President Obama literally edited Christ out of his “holiday greeting” today when he excerpted a sermon given by a military chaplain on Iwo Jima on Easter Sunday 1945.
Below is the relevant paragraph from Obama’s holiday greeting today:
The rites of Passover, and the traditions of Easter, have been marked by people in every corner of the planet for thousands of years. They have been marked in times of peace, in times of upheaval, in times of war.
One such war-time service was held on the black sands of Iwo Jima more than sixty years ago. There, in the wake of some of the fiercest fighting of World War II, a chaplain rose to deliver an Easter sermon, consecrating the memory, he said “of American dead – Catholic, Protestant, Jew. Together,” he said, “they huddled in foxholes or crouched in the bloody sands…Together they practiced virtue, patriotism, love of country, love of you and of me.” The chaplain continued, “The heritage they have left us, the vision of a new world, [was] made possible by the common bond that united them…their only hope that this unity will endure.”
Their only hope that this unity will endure.
Now read below the same paragraph again, but this time note the additional bolded language that comes from the original audio of the 1945 sermon and its context, but which President Obama decided not to include:
There, in the wake of some of the fiercest fighting of World War II, a chaplain rose to deliver an Easter sermon, consecrating the memory, he said:
He has risen. With all due reverence, we apply these words to our beloved dead.
There are too many air call wings encrusted with the stain of their owners’ life blood, too many marine trousers upon the graves, too many symbols of American dead – Catholic, Protestant, Jew. Together,” he said, “they huddled in foxholes or crouched in the bloody sands under the fury of enemy guns here on Iwo Jima. Together they practiced virtue, patriotism, love of country, love of you and of me. Together they stand before the greatest soldier of them all – Jesus Christ, to receive the token of our triumph. For Christ has said: “Greater love than this no man hath then that he lay down his life for his friends.”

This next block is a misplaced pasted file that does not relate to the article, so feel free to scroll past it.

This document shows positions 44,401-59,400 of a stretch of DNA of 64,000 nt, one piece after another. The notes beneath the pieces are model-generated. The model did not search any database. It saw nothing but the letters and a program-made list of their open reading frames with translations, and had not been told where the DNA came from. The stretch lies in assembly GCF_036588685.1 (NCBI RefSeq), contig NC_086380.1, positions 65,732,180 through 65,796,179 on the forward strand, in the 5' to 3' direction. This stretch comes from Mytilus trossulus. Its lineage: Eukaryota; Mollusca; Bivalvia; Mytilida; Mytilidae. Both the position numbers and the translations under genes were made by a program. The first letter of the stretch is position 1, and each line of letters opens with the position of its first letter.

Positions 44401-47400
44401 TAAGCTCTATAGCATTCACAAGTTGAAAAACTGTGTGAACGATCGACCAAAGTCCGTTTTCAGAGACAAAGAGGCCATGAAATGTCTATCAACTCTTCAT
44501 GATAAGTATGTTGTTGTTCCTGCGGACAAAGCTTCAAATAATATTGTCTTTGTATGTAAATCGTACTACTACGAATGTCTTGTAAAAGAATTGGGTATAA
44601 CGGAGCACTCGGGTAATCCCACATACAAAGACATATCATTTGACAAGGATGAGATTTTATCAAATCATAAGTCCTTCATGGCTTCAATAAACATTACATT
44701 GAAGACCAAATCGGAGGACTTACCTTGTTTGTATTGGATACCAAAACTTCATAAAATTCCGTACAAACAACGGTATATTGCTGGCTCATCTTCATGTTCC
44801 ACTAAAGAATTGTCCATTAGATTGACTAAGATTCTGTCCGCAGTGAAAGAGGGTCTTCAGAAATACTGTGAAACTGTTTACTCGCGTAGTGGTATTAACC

And so our beloved dead have gone from the world of hate to the world of eternal love.
The chaplain continued, “The heritage they have left us, the vision of a new world, [was] made possible by the common bond that united them in the drudgery of recruit training or here in the chaos of bursting shouts. Their only hope: that this unity will endure.”
And so our dead have risen to glory.
We’re all too aware that we live in an ecumenical time where no faith can be placed atop another and so a part of me understands that the President of the United States must take care not to engage in speechifying that might leave that impression.
But it is Easter. And Easter is a Christian holy day… the holiest of Christian holy days… and so mentioning Christ would seem respectful and appropriate.
Not however by this President.
I’ll allow Wordsmith of Flopping Aces to conclude for us:
As a non-Christian, I don’t feel excluded, offended, put-off, by religious holidays like this one. In fact, the commercialized aspects of it (Easter Bunny, egg hunts, etc.) like Christmas (Santa Claus, Christmas carols, Christmas trees, gift-giving, etc.), makes it nationally and universally accessible and all-inclusive to anyone who wants to be a part of the festivities. There is no good reason to segregate yourself off from what’s been an American tradition.
Vince Haley concludes with this question:
Is this the first American president to dechristianize Easter?
My guess is, “yes“.
Crossposted at Brutally Honest.